TASMANIAN Planning and Local Government Minister Peter Gutwein last week said the State Government is delivering on its promise to cut red and green tape, with the next stage of the review of Tasmania's Building Regulatory Framework now under way.
Following the release of an Issues Paper in July that outlined the challenges and obstacles holding back the state's building industry, the Director of Building Control has now released a Position Paper seeking feedback on 59 recommendations and options to cut red and green tape.
Among other things, the proposed changes aim to simplify the permit process while supporting the delivery of safer, more effective and more sustainable buildings. Some of the key recommendations include:
- Increasing the threshold for minor works not subject to the building permit process from $5,000 to $20,000 or removing it completely;
- Allow builders to self-certify certain low risk building work such as car ports and sheds;
- Reduce the time required to assess building compliance by allowing standard pre-approved residential designs in a similar way to how automatic planning approval can be achieved in certain circumstances; and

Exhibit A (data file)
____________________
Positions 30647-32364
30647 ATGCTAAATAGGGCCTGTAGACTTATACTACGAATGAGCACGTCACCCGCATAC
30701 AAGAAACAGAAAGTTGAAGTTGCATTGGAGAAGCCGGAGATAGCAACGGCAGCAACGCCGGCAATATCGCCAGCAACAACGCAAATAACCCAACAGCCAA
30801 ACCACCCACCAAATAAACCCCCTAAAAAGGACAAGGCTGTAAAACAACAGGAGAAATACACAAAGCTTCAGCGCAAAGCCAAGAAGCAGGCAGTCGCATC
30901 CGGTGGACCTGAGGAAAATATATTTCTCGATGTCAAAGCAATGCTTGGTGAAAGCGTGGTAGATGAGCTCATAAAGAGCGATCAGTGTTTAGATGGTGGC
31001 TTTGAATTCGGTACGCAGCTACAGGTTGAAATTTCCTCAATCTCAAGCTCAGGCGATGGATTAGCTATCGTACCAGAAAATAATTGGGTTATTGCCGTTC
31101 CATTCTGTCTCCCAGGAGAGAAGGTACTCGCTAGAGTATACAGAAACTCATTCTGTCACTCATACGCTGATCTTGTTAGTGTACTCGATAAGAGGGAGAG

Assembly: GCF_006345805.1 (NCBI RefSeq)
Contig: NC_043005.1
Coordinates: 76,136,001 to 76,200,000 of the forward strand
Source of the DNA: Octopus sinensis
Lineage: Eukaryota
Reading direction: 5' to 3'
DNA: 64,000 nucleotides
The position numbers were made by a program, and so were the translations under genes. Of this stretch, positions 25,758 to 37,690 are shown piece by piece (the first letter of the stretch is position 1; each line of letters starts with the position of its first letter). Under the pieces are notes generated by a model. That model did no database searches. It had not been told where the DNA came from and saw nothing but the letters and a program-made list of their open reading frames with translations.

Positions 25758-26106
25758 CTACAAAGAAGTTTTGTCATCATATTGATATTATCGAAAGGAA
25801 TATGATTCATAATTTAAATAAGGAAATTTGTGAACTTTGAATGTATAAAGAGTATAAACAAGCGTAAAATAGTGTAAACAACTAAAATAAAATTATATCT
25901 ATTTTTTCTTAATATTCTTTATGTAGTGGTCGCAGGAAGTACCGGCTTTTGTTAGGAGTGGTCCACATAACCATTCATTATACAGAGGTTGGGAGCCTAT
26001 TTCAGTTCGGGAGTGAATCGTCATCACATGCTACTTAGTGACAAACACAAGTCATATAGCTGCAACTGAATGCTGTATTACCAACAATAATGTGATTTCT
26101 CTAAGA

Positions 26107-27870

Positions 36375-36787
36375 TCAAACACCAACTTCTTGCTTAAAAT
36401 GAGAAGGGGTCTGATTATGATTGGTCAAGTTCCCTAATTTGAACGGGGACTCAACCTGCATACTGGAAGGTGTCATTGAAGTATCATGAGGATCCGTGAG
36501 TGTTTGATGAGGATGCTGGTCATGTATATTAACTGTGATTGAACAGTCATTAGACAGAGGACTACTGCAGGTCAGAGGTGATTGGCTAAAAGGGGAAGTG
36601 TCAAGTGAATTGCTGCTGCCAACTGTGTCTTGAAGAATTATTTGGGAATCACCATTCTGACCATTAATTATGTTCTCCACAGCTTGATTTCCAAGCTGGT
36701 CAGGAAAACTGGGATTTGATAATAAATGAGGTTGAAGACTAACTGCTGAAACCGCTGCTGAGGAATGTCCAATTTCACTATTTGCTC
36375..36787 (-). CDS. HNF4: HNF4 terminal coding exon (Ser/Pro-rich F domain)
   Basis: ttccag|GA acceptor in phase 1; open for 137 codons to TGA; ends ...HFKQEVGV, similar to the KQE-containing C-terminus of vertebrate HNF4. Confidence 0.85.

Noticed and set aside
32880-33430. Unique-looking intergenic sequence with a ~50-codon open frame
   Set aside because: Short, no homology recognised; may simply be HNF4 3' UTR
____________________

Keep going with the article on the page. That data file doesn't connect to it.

- Improve and simplify the disputes resolution process.
"The building and construction sector is a key industry in Tasmania worth more than $2.2 billion and employing around 17,500 Tasmanians," Mr Gutwein said.
"We have already taken steps to reduce red tape by reviewing how the National Construction Code operates in Tasmania, resulting in a more than 40 per cent reduction in variations from 2015.
"Unfortunately, the sector is still being held back by rules and regulations which have barely changed since they came into effect a decade ago.
"By getting rid of the bureaucratic red and green tape, we make it easier for people to do business in Tasmania, which in turn drives economic growth and creates jobs."
More information about the Building Regulatory Framework Review is available from the Department of Justice website at <http://www.justice.tas.gov.au/building/regulation/building_regulatory_framework_review>. The Position Paper is also available directly from this link (PDF: 1.46 MB). The public comment period closes on 30 January 2015.